Chrome OSEditor: Jerry Hildenbrand Last updated 1 week ago
Chrome is yet another Google software platform, much like Android, only different. It's a desktop browser, a mobile app, and the operating system for Google's series of laptops and mini desktops.
Chrome means several different things, but they all center around one main component — Google’s Chrome browser.
On the traditional computer side — that’d be your desktop or your laptop — the Chrome browser is just a download away no matter what brand of computer you have. It’s available for Microsoft Windows, Apple’s OSX, and most flavors of Linux as an easy to install prebuilt package. Hardcore Unix types can also build the open-source version — dubbed Chromium — for just about any modern machine. The Chrome browser is easy to install, and that’s just the way Google likes it.
That brings us to ChromeOS, and the machines that run it. Google has partnered with companies like HP and Acer to build inexpensive laptops and desktops that run Chrome. ChromeOS is basically a very stripped down version of Linux, where the user-space tools and applications — those are the programs and user interface that we see when we turn it on — are about the same Chrome experience you find on your computer. This gives you an easy to use machine that’s always up to date — the latest security and feature releases are downloaded automatically and install when you reboot — machine that’s perfect for the Internet. If you mostly use your computer for Facebooking, watching YouTube, or surfing the web, you’re the target audience for a ChromeOS device.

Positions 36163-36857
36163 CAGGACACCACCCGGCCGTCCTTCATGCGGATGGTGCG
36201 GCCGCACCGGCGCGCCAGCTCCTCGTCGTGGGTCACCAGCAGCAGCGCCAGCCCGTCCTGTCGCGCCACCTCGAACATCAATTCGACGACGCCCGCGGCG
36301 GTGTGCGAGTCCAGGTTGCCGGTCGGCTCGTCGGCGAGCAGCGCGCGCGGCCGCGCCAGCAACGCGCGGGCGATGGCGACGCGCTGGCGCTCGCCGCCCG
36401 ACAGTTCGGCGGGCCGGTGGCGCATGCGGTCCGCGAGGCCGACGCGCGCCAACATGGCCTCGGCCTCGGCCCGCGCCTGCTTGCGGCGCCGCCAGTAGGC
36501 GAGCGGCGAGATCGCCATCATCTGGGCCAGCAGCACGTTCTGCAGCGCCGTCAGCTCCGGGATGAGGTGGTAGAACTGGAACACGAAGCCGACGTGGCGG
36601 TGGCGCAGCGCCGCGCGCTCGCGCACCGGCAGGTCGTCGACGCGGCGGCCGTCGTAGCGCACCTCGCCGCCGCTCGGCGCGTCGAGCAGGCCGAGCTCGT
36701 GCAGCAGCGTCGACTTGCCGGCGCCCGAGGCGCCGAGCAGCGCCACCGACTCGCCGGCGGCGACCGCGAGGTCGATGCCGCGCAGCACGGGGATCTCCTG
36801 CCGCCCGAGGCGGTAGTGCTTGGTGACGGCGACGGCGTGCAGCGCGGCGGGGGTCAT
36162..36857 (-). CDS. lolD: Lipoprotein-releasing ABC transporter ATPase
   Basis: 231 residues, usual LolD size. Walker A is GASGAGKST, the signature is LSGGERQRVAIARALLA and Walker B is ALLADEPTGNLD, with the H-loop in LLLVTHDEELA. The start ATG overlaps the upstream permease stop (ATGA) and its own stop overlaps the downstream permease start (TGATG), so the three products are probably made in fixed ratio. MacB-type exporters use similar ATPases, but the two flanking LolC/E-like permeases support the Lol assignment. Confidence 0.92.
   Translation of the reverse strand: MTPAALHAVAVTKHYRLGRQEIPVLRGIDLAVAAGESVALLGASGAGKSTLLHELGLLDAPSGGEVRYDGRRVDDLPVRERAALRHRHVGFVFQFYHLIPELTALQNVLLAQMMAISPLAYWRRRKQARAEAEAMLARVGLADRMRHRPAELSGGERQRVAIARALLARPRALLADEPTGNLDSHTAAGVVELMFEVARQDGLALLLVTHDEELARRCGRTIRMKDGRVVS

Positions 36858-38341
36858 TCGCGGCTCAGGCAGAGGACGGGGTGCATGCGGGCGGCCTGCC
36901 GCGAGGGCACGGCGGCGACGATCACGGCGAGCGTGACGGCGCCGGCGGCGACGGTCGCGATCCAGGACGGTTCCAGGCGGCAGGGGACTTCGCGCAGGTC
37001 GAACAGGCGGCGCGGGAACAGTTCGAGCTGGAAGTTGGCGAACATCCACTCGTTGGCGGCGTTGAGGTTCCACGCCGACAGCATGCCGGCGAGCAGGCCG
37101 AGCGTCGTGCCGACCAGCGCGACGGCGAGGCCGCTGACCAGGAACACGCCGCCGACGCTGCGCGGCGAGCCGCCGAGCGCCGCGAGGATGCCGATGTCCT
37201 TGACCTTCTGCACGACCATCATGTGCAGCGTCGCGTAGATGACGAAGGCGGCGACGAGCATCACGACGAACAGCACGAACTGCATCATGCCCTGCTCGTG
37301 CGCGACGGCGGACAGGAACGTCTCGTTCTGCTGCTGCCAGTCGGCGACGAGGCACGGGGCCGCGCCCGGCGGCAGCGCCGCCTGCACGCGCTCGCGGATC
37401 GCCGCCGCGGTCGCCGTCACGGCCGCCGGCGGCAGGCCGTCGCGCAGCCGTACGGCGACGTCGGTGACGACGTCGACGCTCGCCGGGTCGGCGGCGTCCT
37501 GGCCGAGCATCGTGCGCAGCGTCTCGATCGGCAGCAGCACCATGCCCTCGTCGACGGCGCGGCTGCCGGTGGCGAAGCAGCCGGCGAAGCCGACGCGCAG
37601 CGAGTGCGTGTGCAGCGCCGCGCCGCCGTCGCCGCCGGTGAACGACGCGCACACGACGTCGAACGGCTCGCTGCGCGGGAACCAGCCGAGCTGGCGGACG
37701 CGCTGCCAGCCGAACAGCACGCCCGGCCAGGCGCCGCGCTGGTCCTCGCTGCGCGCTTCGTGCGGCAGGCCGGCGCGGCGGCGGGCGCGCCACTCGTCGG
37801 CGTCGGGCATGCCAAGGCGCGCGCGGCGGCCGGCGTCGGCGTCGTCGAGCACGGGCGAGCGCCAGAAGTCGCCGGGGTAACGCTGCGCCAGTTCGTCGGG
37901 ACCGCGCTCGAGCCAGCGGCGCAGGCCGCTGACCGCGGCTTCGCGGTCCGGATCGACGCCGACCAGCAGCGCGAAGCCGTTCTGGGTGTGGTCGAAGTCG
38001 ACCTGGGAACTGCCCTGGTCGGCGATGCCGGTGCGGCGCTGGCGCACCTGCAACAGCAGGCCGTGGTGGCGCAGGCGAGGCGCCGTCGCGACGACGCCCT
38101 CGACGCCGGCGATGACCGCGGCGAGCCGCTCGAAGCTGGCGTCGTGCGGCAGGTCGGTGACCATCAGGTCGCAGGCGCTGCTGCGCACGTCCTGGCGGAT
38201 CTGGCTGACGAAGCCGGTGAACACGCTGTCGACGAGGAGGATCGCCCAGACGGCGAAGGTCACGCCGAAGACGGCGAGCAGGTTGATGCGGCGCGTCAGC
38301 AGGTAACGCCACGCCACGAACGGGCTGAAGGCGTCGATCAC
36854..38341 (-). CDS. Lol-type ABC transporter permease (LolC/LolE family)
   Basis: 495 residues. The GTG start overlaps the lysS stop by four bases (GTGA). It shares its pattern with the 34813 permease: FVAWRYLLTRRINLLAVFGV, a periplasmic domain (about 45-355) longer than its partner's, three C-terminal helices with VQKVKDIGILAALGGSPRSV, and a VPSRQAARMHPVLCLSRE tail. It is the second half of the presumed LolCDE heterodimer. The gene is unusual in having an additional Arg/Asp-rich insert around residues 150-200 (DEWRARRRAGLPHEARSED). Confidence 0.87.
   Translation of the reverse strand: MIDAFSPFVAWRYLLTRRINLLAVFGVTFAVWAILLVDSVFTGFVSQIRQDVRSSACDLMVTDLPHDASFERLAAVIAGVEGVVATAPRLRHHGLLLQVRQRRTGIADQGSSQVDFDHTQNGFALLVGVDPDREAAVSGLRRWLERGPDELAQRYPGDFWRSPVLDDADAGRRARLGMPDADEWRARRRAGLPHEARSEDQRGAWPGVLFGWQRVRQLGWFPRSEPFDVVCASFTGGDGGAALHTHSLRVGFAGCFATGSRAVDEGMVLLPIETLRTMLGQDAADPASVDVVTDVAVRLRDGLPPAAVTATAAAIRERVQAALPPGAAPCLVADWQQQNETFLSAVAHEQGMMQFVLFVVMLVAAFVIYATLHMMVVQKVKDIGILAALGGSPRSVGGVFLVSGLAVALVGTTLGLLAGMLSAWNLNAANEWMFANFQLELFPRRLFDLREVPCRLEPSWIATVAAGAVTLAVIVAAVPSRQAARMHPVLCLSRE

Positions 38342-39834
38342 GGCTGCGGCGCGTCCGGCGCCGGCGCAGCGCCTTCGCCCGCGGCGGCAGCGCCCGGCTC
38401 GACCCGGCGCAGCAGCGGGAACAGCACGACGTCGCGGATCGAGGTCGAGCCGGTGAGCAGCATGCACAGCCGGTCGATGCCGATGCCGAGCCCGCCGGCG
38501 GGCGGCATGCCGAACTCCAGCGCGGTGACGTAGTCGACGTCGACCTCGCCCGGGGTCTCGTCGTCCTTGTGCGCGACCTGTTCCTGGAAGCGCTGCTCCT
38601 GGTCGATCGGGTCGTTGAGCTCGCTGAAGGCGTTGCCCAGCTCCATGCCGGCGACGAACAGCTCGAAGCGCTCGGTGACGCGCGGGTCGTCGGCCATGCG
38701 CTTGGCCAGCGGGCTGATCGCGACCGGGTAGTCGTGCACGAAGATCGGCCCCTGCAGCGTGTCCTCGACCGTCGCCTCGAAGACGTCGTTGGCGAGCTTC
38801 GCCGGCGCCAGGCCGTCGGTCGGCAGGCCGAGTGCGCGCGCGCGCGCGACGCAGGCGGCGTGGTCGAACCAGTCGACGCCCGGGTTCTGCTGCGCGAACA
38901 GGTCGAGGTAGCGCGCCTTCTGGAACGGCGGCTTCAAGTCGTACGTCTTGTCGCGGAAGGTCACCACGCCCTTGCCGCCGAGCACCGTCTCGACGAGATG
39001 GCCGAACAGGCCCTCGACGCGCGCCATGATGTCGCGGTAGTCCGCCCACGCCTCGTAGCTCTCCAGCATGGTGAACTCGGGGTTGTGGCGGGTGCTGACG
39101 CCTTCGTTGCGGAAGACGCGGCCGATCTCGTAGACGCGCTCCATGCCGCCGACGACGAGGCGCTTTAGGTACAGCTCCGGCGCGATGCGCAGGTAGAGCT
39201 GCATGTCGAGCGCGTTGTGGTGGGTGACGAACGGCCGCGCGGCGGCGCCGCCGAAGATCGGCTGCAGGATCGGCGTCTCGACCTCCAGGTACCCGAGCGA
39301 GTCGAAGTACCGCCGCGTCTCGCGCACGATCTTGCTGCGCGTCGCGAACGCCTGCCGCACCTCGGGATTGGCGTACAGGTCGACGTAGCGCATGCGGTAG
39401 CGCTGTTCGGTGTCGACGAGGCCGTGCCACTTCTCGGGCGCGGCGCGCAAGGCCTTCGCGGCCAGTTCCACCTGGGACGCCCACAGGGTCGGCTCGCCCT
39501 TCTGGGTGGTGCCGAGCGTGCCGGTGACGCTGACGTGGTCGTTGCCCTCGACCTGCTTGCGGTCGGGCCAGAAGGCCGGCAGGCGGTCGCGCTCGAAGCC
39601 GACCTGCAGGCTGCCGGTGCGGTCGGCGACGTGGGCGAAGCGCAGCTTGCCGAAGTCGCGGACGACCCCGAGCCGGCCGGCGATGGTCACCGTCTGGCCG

Finally, we come to the Chrome browser for mobile devices. Google has made Chrome available for both Android and Apple’s iOS, and it has already become a favorite. One the Android side you have both the stable release, and the Beta builds for those who are the adventurers. There are fans of both, and the Beta isn’t too buggy most of the time. You can get either right from Google Play, and there’s a good chance Chrome (the stable build) came pre-installed on your Android.
The best thing about all this and what ties it together is the synchronization. Chrome uses your Google account to store app data, so that once you sign into Chrome from anywhere — a computer, your tablet, or a Chromebook, for example — all your settings are the same, your bookmarks are the same, and even your login data is there is you choose to have it set up that way. As an extra bonus, any extensions or apps you’ve installed also appear on the computer version or ChromeOS. Extensions and Chrome apps are not yet supported on Android or iOS.
We love everything Chrome around these parts, and Android Central is the right place to find out more about all things Chrome and Google.